The Victorian Era, known to many as the Golden Era of jewelry, marked an unprecedented shift in the jewelry industry—fostering numerous innovations in metalwork technique and jewelry design. Innovations in jewelry craftsmanship and technology during the Victorian Era made fine jewelry more affordable and accessible for the masses, which allowed the emerging middle class to indulge in a luxury previously known only to the wealthy elite. Read on to learn about the timeless trademarks of the Victorian Era’s refined beauty:
Nature-Inspired Motifs: Natural Motifs were quite popular during the Victorian Era, particularly serpents, lizards and flowers, along with a number of whimsical elements such as moons and stars. During the Victorian Era, snakes and serpents were considered symbols of eternal love and wisdom. Serpents and lizards like this stunning Demantoid Garnet & Diamond Lizard Brooch were a particularly popular find on brooches and pendants during the Victorian Era, with yellow gold or gemstone-encrusted bodies and diamonds or garnets for eyes. Flower motifs were also common trademark of the Victorian Era, especially during the era’s Romantic Period. Flower-inspired jewelry were often covered in gold and encrusted with vibrant gemstones.
Glistening Golden Designs: After the discovery of a number of large gold deposits in California in 1849 and Australia in 1851 there was a significant boom in gold jewelry production due to the metal’s increased supply and attractive new-found affordability. This unprecedented abundance of gold led to a variety of innovative metalwork techniques such as filigree embellishments and engraving, resulting in the distinct, intricate designs found in many pieces of Victorian jewelry, like this Flexible Gold Mesh Cuff.
Gorgeous Gemstones: Colorful gemstones became an increasingly popular trend during the Victorian Era as well, largely due to their relative affordability and increased availability due to the recent expansion of global trade during the Victorian Era. This lead many jewelry designers to incorporate a spectrum of vivid gemstones into the stunning jewelry designs of the period. Rings like this Cushion Shaped Natural No Heat Sapphire & Gold Ring by Tiffany & Co are a perfect example of the dramatic effect vibrant gemstones had on the vivid jewelry from this unprecedented era!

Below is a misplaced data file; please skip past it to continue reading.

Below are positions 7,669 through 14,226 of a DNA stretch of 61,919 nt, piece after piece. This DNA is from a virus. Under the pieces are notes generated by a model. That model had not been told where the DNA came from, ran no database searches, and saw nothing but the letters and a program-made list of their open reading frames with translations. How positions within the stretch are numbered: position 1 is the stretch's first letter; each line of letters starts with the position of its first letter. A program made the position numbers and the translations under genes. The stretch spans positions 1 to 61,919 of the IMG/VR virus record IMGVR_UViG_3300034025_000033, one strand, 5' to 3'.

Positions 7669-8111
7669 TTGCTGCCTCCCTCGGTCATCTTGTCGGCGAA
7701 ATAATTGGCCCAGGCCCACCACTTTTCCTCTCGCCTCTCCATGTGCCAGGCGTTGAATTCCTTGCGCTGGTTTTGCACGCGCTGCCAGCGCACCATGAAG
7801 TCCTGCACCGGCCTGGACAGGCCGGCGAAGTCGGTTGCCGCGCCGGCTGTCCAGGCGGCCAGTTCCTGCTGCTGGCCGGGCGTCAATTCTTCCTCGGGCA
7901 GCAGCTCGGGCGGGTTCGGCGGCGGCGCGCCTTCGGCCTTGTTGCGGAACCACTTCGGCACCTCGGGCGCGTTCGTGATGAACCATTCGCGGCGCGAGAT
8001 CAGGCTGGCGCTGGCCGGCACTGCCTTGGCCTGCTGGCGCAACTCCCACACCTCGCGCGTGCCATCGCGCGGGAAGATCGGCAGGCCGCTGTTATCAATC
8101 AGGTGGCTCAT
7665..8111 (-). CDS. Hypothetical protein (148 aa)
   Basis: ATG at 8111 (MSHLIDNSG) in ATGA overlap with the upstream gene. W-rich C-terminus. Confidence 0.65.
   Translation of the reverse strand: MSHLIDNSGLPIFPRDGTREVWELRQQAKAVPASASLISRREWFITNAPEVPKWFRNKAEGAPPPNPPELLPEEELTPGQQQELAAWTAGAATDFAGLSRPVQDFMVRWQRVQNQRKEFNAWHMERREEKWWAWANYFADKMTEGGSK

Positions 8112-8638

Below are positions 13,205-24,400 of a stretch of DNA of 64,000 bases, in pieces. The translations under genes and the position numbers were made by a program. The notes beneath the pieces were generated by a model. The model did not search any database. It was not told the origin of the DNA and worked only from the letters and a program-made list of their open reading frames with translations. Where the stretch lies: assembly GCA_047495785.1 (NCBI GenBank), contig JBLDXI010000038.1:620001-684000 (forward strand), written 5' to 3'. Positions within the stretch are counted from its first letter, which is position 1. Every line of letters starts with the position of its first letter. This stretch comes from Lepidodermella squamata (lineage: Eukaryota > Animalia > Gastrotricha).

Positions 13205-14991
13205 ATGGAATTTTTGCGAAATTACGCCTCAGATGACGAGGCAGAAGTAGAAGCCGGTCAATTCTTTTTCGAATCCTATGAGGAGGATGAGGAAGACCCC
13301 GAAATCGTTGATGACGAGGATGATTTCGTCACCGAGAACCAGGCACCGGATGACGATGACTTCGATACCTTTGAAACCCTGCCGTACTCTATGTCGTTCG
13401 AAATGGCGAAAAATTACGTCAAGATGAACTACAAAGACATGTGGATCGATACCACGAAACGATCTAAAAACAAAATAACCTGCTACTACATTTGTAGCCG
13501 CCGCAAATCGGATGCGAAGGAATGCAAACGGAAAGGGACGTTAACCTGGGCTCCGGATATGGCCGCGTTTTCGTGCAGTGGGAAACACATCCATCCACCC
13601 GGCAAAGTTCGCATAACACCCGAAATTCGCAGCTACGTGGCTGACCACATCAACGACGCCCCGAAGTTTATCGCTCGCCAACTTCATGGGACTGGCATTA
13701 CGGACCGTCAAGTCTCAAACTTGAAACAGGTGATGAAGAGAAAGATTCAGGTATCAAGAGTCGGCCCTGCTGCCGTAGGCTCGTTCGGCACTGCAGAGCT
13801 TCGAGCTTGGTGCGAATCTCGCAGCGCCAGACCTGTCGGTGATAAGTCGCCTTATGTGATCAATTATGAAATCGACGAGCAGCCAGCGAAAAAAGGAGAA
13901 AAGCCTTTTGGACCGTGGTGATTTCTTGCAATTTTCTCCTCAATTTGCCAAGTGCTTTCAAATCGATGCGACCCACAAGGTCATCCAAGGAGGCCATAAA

Dazzling Diamond Designs: Likewise, diamonds became an increasingly popular find in Victorian jewelry due to increased global trade, and the discovery of vast diamond reserves in Brazil and South Africa during the late 19th century. Despite this dramatic increase in the supply of diamonds during the Victorian Era, unlike other gemstone types, diamonds remained rather expensive. For this reason, diamonds continued to be worn primarily for formal occasions. Rose-cut diamonds are often found in jewelry from the Early Victorian Era, whereas the Late Victorian Era largely favored old mine-cut and old european-cut diamonds, like this remarkable Victorian Old Mine-Cut Diamond Ring.
Mourning Jewelry: The passing of Queen Victoria’s beloved Albert in 1861 spurred an 18-month period of mourning across the country, which inspired the iconic golden lockets and dark gemstone pieces of the Late Victorian Era, like this Victorian Enameled Locket & Earring Set or this Onyx, Diamond & Gold Choker by Van Cleef & Arpels.
To learn more about the Victorian Era, check out the Jewelry Education section of the Charles Schwartz website, and be sure to browse our beautiful collection of Victorian Jewelry on 1st Dibs!
Sources: collectorsweekly.com, gemsociety.org, allaboutgemstones.com, historicnewengland.org